WHEELING - The underlying theme for this year's Super Six? How about: Being there sure counts for something.
All three state football champions - Martinsburg (Class AAA), Wayne (AA) and Wahama (A) - were no strangers to Wheeling Island Stadium, which doubtlessly helped their fortunes over the weekend.
All three schools had interesting tales to tell following the games, and the weekend sort of came full circle with outstanding efforts tying in the past (Martinsburg), present (Wahama-Madonna) and future (Wayne).
Martinsburg matched Charleston High (1968-70) as the only schools to ever win three straight AAA crowns since that division came into play in 1958.
Oddly, it was only a few short years ago that the Bulldogs were on a run the other way, having matched the Buffalo Bills streak of Super Bowl futility by losing four straight times when they made the finals (2001, '03, '04, '06). To some, their program appeared cursed.
"I thought that myself,'' said Martinsburg coach Dave Walker. "But I'm a firm believer that if you work hard enough and that if you keep doing what you think is right, good things will happen for you. I think this is a good example.
"I've been blessed to be able to be around some great people, and our kids have worked extremely hard and we've got a great staff. If you do it long enough, you'll see it all. I just hope, well, I don't want to see the other end of it for a while.''
Martinsburg's roster included 25 seniors who ended their careers on top three straight times.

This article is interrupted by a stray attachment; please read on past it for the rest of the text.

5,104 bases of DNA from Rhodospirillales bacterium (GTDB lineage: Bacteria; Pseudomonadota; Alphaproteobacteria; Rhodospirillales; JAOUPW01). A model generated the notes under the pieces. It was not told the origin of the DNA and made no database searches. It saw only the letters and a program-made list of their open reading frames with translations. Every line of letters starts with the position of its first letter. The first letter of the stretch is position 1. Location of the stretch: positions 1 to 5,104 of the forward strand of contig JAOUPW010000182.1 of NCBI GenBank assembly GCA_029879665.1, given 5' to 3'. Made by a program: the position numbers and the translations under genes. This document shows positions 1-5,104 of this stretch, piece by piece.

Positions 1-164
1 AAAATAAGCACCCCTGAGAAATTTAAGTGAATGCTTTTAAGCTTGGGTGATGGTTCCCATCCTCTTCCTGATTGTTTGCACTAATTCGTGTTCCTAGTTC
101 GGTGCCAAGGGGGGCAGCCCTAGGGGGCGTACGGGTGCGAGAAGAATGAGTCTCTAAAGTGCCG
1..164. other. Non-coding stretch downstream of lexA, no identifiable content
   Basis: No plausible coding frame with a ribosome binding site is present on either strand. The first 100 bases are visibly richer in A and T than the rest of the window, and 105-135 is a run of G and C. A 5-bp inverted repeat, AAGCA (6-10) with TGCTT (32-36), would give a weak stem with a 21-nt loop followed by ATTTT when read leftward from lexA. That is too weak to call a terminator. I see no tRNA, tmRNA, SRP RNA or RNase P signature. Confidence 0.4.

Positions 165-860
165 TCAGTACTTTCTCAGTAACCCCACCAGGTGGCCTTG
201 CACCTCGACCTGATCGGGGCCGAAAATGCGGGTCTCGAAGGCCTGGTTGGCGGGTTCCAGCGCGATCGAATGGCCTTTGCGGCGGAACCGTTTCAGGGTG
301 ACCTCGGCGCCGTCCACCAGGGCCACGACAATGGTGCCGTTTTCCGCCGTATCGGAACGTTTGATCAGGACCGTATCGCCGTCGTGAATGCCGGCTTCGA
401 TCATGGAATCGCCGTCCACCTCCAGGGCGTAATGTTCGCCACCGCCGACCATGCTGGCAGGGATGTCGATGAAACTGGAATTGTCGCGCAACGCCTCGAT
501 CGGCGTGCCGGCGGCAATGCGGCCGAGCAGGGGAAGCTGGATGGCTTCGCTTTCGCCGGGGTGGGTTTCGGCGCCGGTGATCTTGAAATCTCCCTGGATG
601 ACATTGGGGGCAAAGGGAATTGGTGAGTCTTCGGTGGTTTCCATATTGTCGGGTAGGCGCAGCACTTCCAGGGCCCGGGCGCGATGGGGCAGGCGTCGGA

"I don't know how to explain it,'' said lineman Eugene German, one of those seniors. "It's just hard work and dedication is in that three - hard work and dedication.''
Walker said he couldn't pick and choose which titles felt better.
"They're all in a special place,'' he said. "All the kids have been great, and we've had some great ones here. We've got some great ones coming, too, as long as they continue to work to be successful.''
Some wonder if Martinsburg, with its growing population area, won't become an annual visitor to Wheeling.
"This thing runs in cycles, man, in high school football, and up there in Martinsburg, it's a big area and they're going to be tough to compete with for a good while,'' said George Washington coach Steve Edwards Jr., whose team fell to the Bulldogs 63-14 in the semifinals.
"[Walker's] got a good deal up there from the looks of the kids he's running in and out and putting in the ballgame. He's been pretty loaded. I don't look for them to fall off any. People talk about them being not as good as last year ... I think they're more athletic than they were last year. They're solid. Bigger schools with bigger numbers make it hard for everyone.''
On the other side of the field, Midland (13-1) was left to console itself with the knowledge that it advanced farther than any team since the program began in the fall of 1994. The Knights were the final unbeaten AAA team in the state and earned the No. 1 playoff seed for the first time with their initial 10-0 regular season.
Midland became the 18th Mountain State Athletic Conference team to make the AAA title game in the 19 years the Super Six has been staged in Wheeling. At least one MSAC team has played for the crown in 15 of those 19 years.
"These kids are buying into what we've been teaching,'' said second-year Knights coach Luke Salmons. "It's all about them. They've created a program. We played a lot of kids today and they did a good job.